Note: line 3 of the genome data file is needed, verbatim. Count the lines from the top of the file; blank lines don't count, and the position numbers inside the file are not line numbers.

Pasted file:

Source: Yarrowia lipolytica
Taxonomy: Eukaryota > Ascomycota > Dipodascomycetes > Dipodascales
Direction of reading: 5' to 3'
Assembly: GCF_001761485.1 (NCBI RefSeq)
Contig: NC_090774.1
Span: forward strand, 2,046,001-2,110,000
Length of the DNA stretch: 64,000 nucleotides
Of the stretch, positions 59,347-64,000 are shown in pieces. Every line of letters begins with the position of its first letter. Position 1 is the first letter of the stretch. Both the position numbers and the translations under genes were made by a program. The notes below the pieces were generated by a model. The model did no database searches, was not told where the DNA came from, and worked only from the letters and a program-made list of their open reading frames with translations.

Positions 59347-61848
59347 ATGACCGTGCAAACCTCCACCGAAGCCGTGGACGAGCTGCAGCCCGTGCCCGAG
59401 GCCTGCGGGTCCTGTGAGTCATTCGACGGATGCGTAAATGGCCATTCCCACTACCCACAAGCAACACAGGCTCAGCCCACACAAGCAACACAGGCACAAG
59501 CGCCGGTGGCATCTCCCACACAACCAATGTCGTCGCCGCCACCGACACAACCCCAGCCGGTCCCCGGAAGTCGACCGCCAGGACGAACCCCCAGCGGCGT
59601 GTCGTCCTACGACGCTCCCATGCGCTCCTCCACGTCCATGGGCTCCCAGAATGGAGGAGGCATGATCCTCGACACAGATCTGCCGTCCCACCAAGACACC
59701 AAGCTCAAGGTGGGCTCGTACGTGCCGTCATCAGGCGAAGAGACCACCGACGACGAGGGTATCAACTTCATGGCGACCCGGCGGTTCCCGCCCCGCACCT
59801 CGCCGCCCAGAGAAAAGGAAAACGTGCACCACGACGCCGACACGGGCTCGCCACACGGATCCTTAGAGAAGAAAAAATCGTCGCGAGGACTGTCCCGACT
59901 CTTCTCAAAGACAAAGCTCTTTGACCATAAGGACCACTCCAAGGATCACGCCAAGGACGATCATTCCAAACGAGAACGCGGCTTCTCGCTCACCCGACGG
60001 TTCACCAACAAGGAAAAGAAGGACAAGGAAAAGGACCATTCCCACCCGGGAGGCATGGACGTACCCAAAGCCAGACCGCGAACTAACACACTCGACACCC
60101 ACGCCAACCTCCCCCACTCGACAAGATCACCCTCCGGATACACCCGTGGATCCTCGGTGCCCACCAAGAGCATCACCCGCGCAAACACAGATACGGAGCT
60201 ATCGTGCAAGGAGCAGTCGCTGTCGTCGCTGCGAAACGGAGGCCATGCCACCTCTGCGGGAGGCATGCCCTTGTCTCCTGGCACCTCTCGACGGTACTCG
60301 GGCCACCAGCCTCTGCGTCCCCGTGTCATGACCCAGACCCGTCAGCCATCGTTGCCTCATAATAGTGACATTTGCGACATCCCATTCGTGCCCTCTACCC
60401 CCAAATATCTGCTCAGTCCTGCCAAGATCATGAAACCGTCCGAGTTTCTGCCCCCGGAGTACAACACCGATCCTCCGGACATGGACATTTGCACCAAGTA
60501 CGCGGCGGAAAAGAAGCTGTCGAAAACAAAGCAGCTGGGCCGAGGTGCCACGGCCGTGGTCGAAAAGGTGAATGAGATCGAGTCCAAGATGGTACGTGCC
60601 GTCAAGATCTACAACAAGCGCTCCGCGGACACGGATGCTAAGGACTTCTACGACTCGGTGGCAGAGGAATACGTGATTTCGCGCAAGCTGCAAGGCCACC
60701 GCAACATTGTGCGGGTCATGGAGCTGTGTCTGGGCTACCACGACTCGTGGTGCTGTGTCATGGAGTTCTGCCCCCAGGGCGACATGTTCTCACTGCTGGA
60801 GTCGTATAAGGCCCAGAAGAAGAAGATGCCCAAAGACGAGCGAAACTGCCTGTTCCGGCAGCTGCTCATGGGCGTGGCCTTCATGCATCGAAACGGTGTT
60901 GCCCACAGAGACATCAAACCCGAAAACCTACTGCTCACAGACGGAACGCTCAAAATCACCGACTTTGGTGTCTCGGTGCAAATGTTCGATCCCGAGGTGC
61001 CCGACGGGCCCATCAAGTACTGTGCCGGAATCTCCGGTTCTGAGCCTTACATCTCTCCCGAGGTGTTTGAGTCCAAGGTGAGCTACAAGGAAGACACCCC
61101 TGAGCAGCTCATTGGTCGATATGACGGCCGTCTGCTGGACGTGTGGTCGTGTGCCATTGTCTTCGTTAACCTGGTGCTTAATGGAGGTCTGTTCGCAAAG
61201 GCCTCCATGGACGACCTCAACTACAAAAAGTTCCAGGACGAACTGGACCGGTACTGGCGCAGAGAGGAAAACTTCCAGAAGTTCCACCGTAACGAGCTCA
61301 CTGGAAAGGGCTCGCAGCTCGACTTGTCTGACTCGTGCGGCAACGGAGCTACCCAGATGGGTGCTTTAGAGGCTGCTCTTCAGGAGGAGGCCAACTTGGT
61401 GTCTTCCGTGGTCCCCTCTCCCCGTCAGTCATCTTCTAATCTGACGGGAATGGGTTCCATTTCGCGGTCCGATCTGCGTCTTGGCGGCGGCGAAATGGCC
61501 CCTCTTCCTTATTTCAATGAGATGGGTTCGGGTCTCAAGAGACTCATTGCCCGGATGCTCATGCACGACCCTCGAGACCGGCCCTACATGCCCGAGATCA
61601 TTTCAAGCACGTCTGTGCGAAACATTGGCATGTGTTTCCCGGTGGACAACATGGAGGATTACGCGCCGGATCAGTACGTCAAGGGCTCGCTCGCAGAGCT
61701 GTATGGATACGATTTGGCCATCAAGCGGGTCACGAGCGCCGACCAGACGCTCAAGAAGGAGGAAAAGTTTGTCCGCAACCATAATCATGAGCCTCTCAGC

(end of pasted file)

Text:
Direction of reading: 5' to 3'